My G35 has around 115,000 miles and it slows down when driving, particularly when driving uphill. RPMs reach 2-3 and car begins to drag with an occasional jerking. I’ve replaced all spark plugs (don’t think I’ve ever replaced them since I bought the car used with 40,000 miles) and I notice one of the coil packs and its spark plug was oily, but then I also notice it was not connecting to the spark plug like the rest the rubber tip was ripped. I replaced the coil pack, but the issue still exist. I just got back from a test drive and this time it doesn’t lose speed so much, but still trembles, especially when going uphill.
Has the fuel filter ever been replaced since you’ve owned the vehicle?
If not, that’s where I’d start.
Are you the car’s original owner? Was this vehicle subject to the VOLUNTARY RECALL CAMPAIGN for engine sensor (Crankshaft Position Sensor, Camshaft Position Sensors, and in some cases the Variable Timing Control Sensors) replacement?
I see according to a 21 page 12/19/2003 Technical Service Bulletin that 2002-2003 Infinity models, including some (all?) G35 vehicles were involved.
The service was to correct a defect that could result in engine stall or reduced engine power.
What exactly is the engine doing when you’re at 2-3k rpm? Is it then stumbling and you see the tach drop, or does the tach rise faster than you think it should based on how fast the car is accelerating?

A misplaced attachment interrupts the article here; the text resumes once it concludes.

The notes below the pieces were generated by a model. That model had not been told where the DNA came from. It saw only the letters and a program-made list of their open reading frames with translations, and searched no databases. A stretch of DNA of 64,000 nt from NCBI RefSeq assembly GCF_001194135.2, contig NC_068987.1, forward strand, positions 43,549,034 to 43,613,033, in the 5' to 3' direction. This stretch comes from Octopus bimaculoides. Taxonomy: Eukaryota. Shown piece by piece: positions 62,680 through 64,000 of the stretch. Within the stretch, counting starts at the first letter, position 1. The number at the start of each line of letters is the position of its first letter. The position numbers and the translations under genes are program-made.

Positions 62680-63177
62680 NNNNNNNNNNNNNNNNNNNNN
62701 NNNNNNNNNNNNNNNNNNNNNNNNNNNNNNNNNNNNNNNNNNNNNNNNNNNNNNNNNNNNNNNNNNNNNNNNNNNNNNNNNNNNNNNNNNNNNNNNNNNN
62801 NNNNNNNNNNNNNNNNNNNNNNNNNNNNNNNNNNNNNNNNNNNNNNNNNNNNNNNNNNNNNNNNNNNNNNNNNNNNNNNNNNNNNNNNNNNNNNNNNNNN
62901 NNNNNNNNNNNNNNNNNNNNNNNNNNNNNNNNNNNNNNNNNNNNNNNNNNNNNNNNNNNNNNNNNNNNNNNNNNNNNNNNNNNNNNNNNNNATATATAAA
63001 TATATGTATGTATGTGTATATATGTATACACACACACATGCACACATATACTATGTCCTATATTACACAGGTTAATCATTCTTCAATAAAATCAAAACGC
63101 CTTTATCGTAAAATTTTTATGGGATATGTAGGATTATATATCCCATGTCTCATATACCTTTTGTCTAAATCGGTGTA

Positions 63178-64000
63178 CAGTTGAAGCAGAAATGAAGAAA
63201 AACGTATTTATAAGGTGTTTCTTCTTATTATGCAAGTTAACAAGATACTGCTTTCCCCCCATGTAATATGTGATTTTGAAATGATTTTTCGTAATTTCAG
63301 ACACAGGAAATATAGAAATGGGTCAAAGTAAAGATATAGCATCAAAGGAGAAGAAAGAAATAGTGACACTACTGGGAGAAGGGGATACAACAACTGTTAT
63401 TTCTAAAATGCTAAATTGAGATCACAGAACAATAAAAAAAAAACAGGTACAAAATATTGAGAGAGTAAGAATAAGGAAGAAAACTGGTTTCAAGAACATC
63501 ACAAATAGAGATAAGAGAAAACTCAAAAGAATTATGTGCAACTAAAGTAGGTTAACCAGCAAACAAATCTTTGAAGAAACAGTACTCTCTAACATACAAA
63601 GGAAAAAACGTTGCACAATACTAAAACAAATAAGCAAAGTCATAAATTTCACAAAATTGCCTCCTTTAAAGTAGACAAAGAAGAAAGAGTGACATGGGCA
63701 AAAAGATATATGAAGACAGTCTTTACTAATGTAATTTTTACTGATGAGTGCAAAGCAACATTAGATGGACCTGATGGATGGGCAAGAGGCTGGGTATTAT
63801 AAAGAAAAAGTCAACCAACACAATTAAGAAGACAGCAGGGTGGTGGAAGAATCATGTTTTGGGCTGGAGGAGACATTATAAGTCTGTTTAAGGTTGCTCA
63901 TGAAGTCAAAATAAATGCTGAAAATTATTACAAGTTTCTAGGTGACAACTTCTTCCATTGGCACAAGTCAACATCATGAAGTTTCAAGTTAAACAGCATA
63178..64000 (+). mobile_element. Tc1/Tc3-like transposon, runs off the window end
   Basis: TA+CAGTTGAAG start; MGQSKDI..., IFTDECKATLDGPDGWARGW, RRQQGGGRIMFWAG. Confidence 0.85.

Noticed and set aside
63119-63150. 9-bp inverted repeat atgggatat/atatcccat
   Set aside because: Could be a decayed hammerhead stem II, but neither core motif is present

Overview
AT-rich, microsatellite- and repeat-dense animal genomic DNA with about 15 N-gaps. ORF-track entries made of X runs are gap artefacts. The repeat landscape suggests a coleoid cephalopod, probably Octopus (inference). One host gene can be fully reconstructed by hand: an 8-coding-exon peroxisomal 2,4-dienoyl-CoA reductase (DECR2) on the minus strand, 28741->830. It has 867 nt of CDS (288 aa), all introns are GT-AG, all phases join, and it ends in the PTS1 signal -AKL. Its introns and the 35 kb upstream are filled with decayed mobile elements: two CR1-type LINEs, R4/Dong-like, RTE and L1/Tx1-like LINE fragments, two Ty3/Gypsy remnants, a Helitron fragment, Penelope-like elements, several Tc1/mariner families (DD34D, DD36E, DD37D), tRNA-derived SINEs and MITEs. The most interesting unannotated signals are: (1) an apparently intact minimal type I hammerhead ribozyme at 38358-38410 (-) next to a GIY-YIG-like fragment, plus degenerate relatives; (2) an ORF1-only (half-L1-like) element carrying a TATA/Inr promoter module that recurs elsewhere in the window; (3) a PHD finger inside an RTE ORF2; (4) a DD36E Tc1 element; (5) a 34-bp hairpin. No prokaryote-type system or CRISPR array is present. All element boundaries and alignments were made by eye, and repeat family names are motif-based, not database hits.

@Tester I’ve never replace the fuel filter. Is that the same as the fuel pump (cause the pump is pretty expensive, $300+) Don’t what to dive that far if it’s not the issue.
@“common sense answer” I am not the original owner, I got the car at 40,000 miles. I’ll look into the recall. Thanks.
@shadowfax When it reaches 2-3k rpm, it starts slowing down and if I push it the car will do rapid jerk, I quickly let go of the gas and it stops.
I spoke to a mechanic yesterday and he tells me based on the information I provided that it could very well be the catalytic converter, but he would have to find out which one. If that’s the case I plan on doing the work myself. I just have to figure out which side. Parts of very expensive on these type of cars, smh.
There’s a cat back pressure test that might confirm if the cat is involved or not. If I suspected a bad cat on my car I’d probably temporarily remove or bypass it and see if that helped or not. That way you’d know for certain if the cat is involved. It certainly could be, based on the symptoms.
When you are driving uphill and accelerating that is causing the engine to take in as much air and fuel as quickly as possible and expel as much exhaust gas through the cat and muffler and out the tailpipe as quickly as possible. So anything in that pipeline slowing the flow could be contributing. I’d be suspicious of that ignition wire problem you note too, and would fix that just to make sure it isn’t contributing. It has to be done anyway if you want a reliable ride.
The only other guess I can come up with is the torque converter lock-up function is malfunctioning. Ask your shop if it is possible to temporily disable that function, might provide a clue.
I agree with the fuel filter suggestion by Tester. After that I’d suspect failing fuel pump or clogged exhaust.
A fuel pressure test could be performed and the easiest way to check for a clogged exhaust is with a vacuum gauge. The latter is cheap and easy.
Fuel filters should be changed regularly as a partially clogged filter can lead to premature pump failure.